Tobacco is the cause of millions of deaths each year. The University of Oxford does not accept any gifts from the tobacco industry due to these detrimental effects of public health. The University does, however, accept donations from fossil fuel companies. This is incredibly hypocritical, given that fossil fuel companies actively and knowingly exacerbate the climate crisis, the greatest threat to global health of this century. In less than 10 years, the climate crisis will cause an additional 250 000 deaths per year, according to the World Health Organisation (WHO). Over a third of these will be due to childhood undernutrition. If the university wishes to remain at all consistent, it must stop accepting funding from fossil fuel companies. 

From 2015 onwards, Oxford has received at least £8.2 million in research grants, and at least £3.7 million in donations from fossil fuel companies. These findings were revealed on April 20th by the student-led Oxford Climate Justice Campaign (OCJC) in the report ‘Money, People, Reputation: Oxford’s ties with the Fossil Fuel Industry’. 

Naturally, not all connections between the University and the private sector are inherently bad. The Oxford AstraZeneca vaccine is a joint venture which is having a massive positive impact on public health. It is a perfect example of the university using its research capacity to fulfill its vision of “[benefitting] society on a local, regional, national and global scale”.

The fossil fuel industry, however, has no interest in improving public health, nor in benefitting society in general. On the contrary; fossil-fuel caused air pollution causes millions of deaths each year – 8.7 million deaths in 2018 alone – despite the industry having known about these effects for over 50 years

Fossil fuel companies knowingly perpetuate the climate crisis, which the WHO describes as “the greatest threat to global health in the 21st century”. The climate crisis amplifies the number of urban heat waves and water supply issues, increases the geographic range of vector-borne diseases such as malaria, and increases the frequency and intensity of drought at a regional and global scale. It has disproportionate and violent impacts on those already discriminated against most, including people in the global south and indigenous peoples.

The University is not unaware of these effects. When passing its partial divestment resolution in April 2020, it admitted that the “growing threat of climate change to society and the environment” required that “drastic actions” be taken if the University wished to be “part of the climate crisis solution”. The Oxford Martin School even hosts a council on planetary health, which is dedicated to understanding the links between environmental factors and human health.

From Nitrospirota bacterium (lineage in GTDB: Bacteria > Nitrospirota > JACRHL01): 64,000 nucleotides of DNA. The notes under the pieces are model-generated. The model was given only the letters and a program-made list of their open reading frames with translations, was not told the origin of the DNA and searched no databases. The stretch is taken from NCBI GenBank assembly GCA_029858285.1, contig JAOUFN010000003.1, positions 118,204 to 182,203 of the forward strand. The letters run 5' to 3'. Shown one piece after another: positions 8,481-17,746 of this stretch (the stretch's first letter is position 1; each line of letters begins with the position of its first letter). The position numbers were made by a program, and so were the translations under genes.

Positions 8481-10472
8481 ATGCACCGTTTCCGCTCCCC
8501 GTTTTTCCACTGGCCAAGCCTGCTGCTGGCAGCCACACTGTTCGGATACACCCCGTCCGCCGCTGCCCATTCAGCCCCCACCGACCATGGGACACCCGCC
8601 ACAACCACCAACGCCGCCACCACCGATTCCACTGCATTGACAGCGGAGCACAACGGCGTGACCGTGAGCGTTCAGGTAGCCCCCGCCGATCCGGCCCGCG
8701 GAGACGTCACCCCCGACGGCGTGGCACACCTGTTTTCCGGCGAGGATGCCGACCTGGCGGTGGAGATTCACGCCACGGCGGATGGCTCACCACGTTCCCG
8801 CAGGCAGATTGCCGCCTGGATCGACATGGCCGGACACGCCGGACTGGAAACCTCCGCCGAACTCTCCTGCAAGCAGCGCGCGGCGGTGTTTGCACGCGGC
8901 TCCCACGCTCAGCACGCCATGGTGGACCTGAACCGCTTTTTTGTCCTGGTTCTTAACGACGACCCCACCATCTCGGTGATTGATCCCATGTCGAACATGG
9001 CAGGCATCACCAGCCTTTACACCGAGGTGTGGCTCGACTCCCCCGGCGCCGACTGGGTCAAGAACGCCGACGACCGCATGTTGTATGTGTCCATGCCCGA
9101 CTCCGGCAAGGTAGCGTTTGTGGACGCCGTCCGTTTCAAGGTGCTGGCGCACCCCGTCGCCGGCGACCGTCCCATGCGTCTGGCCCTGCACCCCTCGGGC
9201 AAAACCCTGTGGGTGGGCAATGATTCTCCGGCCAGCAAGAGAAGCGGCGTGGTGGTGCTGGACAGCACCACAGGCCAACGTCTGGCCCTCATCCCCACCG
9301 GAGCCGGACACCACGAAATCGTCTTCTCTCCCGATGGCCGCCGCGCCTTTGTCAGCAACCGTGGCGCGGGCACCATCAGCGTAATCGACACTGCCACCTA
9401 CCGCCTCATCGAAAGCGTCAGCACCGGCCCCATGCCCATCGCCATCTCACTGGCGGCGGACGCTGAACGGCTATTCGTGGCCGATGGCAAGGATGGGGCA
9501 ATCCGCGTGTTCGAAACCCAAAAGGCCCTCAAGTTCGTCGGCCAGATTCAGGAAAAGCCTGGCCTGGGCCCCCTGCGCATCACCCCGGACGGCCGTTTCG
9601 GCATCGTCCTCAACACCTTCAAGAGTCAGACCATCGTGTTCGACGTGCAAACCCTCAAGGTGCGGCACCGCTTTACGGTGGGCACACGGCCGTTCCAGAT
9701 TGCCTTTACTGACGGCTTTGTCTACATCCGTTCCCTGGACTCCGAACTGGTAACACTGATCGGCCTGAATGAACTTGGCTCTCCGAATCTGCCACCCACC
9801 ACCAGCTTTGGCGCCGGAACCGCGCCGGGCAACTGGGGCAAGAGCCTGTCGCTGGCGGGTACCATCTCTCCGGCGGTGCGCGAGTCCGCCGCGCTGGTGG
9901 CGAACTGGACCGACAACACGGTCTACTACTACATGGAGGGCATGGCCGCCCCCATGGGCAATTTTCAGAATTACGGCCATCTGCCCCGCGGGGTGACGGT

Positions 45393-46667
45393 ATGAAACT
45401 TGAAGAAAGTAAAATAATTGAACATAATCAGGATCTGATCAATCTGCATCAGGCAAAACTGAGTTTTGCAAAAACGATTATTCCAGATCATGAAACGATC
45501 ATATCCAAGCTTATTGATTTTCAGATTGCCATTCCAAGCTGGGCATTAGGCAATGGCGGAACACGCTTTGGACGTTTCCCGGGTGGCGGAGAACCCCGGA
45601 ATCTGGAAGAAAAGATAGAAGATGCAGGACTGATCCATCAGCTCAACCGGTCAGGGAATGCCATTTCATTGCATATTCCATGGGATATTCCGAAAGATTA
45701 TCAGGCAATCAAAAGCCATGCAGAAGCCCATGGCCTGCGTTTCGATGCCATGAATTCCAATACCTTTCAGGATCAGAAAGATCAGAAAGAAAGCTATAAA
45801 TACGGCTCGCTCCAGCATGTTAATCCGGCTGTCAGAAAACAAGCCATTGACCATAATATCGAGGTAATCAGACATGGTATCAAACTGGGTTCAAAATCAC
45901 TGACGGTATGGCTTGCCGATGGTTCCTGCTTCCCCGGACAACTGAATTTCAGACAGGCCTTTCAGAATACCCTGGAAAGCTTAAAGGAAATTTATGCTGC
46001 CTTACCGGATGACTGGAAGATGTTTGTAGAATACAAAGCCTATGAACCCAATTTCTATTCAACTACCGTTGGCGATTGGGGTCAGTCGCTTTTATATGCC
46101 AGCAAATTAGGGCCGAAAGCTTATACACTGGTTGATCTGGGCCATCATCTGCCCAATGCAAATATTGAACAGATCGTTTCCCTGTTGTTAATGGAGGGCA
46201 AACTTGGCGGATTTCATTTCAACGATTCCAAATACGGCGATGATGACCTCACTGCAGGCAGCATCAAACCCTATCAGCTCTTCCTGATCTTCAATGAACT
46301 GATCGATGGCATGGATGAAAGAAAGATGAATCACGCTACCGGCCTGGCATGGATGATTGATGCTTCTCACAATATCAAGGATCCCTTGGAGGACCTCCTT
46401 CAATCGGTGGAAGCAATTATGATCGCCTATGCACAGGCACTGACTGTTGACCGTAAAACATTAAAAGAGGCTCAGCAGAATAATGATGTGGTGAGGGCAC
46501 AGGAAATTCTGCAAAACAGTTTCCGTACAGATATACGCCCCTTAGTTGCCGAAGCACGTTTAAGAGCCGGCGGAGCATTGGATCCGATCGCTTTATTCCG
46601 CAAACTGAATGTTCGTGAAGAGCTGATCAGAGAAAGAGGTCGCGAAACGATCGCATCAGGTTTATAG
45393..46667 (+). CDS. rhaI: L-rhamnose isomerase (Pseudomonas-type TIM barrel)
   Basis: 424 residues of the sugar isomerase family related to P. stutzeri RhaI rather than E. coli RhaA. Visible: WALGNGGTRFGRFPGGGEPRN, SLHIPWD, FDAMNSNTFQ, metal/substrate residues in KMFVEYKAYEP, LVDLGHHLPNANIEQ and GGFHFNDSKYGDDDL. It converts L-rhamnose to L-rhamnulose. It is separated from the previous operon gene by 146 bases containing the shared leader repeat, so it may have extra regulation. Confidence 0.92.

The University of Oxford has written guidelines on how to treat funding and donations it receives. It should not accept funding deemed “unethical” or which might “seriously harm the reputation of the collegiate University”. The climate crisis’ disproportionate effects on already disadvantaged groups, and the exploitative manner in which many fossil fuel companies operate, are sufficient grounds for denouncing the fossil fuel industry as “unethical”. Climate justice already provides sufficient grounds for rejecting funding from fossil fuels. 

Another argument lies by way of precedent. The University has banned accepting donations from tobacco companies due to the “great harm to public health” caused by the industry. The actions of fossil fuel companies very evidently also cause “great harm to public health”. In fact, these negative impacts are steadily growing with the increasingly severe climate crisis.

Back in 2013, Guardian author Monbiot queried what the “ethical difference between taking tobacco money for cancer research and taking fossil fuel money for energy research” is. He lamented how none of the numerous academics he asked “were prepared even to attempt an answer”. This silence marks a simple, but inconvenient truth: there is no substantial difference. 

Image credit: Jaime Fearer via Flickr/ License: CC BY-NC-SA 2.0

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